While I do understand that charity is tied up with forms of inequality, I think this stance doesn’t allow us to really get at the complex motivations that underpin charity work or the subjective transformations that occur as charity work is enacted. In treating charity as a cultural, historically situated process, I’ve been interested in understanding the productive quality of detachment, cynicism, hope and the loss of it, not just as ideologies to uphold a social system or as reflective of particular modes of power, but as the means to sustain a complex and at times deeply committed moral project of selfhood.



What are some areas of interest or questions, that hasn’t necessarily been the focus of much attention, which you feel is especially pertinent to your field today and in the future?


I think ethnographies of migration haven’t focused enough on the interaction of diverse migrant groups, at the day-to-day level of interaction and practice (not just the discursive level), and the importance of this to migrant identity work. I was fascinated by how migrants with financial resources, who came from wealthy countries and who were used to mobility, interacted with other migrants from more precarious social backgrounds. Florence is a small and compact city that contains a diverse range of groups, from, for example, western tourists and undocumented migrants from Northern Africa, to Romani from Eastern Europe and Florentines whose families have lived in the city for hundreds of years.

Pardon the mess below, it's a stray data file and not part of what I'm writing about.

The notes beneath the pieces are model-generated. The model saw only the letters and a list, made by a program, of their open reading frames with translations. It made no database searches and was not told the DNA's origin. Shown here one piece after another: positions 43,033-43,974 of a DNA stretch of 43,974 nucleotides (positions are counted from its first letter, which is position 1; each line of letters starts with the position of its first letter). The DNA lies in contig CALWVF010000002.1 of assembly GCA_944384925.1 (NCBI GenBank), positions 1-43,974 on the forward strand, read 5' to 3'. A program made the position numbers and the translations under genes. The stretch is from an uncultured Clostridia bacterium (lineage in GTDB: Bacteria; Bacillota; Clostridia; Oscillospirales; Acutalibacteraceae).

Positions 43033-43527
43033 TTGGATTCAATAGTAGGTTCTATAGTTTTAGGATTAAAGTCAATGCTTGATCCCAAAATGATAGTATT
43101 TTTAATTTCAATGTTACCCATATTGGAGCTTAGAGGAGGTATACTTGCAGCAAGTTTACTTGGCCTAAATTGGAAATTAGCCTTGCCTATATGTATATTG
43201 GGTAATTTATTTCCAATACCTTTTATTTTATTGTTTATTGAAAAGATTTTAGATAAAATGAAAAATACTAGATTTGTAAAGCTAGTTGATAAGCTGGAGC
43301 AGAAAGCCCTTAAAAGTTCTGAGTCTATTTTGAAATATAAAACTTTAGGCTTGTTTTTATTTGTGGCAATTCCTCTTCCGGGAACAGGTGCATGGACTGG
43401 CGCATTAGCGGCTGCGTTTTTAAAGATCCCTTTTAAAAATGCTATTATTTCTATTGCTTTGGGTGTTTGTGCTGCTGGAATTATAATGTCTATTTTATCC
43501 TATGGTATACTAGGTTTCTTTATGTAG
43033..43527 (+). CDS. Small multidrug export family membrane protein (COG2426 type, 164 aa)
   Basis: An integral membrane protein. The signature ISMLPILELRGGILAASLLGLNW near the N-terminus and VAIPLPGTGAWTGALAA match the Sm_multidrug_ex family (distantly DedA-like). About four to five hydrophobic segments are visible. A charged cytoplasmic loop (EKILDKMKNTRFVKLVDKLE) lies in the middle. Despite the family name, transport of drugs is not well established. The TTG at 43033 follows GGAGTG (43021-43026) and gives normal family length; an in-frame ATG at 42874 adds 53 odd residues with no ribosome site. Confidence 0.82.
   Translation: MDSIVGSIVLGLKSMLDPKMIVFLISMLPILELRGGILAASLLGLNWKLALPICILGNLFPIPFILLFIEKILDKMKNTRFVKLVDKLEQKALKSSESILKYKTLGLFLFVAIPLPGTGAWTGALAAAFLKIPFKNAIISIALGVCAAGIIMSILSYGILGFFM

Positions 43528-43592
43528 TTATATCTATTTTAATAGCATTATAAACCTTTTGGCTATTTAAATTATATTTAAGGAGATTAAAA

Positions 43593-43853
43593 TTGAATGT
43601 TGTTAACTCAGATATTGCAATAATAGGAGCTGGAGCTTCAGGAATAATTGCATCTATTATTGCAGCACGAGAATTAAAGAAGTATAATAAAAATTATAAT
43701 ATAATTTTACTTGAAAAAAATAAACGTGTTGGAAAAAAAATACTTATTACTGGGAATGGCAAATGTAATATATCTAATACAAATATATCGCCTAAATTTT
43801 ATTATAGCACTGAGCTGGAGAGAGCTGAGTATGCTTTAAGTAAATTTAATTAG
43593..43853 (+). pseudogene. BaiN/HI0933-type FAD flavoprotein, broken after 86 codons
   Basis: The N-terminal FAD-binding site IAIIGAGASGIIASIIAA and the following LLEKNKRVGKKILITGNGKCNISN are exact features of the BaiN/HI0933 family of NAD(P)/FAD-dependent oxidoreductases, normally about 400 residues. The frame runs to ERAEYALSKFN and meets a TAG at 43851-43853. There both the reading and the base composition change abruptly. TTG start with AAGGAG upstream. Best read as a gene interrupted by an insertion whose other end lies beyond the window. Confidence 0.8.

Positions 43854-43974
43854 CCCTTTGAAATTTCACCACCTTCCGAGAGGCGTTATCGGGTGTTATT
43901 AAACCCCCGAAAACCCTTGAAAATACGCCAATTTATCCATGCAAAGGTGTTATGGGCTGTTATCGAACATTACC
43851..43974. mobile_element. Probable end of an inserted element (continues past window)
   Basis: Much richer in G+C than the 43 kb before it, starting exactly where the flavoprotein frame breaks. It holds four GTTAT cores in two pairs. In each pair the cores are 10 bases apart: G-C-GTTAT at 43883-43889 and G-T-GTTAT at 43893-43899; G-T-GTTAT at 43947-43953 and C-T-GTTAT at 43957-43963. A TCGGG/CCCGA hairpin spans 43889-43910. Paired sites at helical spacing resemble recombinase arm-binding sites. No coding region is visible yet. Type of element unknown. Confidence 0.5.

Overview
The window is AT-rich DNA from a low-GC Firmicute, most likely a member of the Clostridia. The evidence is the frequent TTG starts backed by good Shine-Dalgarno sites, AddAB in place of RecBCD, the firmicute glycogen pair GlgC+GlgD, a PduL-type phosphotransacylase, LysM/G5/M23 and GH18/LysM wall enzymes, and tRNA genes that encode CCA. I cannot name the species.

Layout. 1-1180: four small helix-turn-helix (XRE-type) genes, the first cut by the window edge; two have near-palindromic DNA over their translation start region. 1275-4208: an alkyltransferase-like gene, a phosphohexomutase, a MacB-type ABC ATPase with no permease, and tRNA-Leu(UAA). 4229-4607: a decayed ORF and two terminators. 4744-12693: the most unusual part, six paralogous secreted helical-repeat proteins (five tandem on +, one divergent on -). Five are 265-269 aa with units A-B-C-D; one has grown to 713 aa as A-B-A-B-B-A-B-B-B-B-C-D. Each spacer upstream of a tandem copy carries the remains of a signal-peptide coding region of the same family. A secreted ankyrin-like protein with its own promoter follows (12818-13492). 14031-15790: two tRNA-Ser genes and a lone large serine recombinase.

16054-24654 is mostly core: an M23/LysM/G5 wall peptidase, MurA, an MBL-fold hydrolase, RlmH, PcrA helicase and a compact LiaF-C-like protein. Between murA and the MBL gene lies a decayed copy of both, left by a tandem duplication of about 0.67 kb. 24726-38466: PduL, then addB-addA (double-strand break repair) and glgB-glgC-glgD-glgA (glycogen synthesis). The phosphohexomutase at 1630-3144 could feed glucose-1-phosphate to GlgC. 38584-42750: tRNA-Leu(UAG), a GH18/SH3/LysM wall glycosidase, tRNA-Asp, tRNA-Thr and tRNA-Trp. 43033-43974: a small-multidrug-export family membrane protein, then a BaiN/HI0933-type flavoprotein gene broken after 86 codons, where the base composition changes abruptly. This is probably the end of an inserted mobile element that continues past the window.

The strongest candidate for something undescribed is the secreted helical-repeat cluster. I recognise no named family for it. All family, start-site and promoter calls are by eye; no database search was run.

I wanted to know how these daily interactions shaped American women’s sense of their migrant subjectivities. In carrying out charity works, it was usually to other migrants that they offered goods and support. This meant they were often debating issues of migration, thinking about the differences between themselves and those they served, drawing up contrasts or downplaying differences, and ultimately relying on this ongoing interaction to assert particular gendered and class-based notions of being an expat migrant in Italy.



What aspect of writing this work did you find most challenging? Most rewarding?


Knowing when to stop tinkering! My ideas on these topics and questions keep evolving, and writing a book I think is about accepting that it is in many ways an archeological or genealogical record of your thinking up to the present. It also signposts the intellectual questions that remain, so it’s also a map of fresh starting points for one’s future scholarly work.





Catherine Trundle gained her PhD from Cambridge University in social anthropology, and is a Lecturer in cultural anthropology at Victoria University of Wellington, New Zealand. She is the co-editor, with Brigitte Bönisch-Brednich, of the book Local Lives: Migration and the Politics of Place (Ashgate 2010). Her research focuses on migration, charity and exchange, medical anthropology, and aging.


Series: Volume 36, New Directions in Anthropology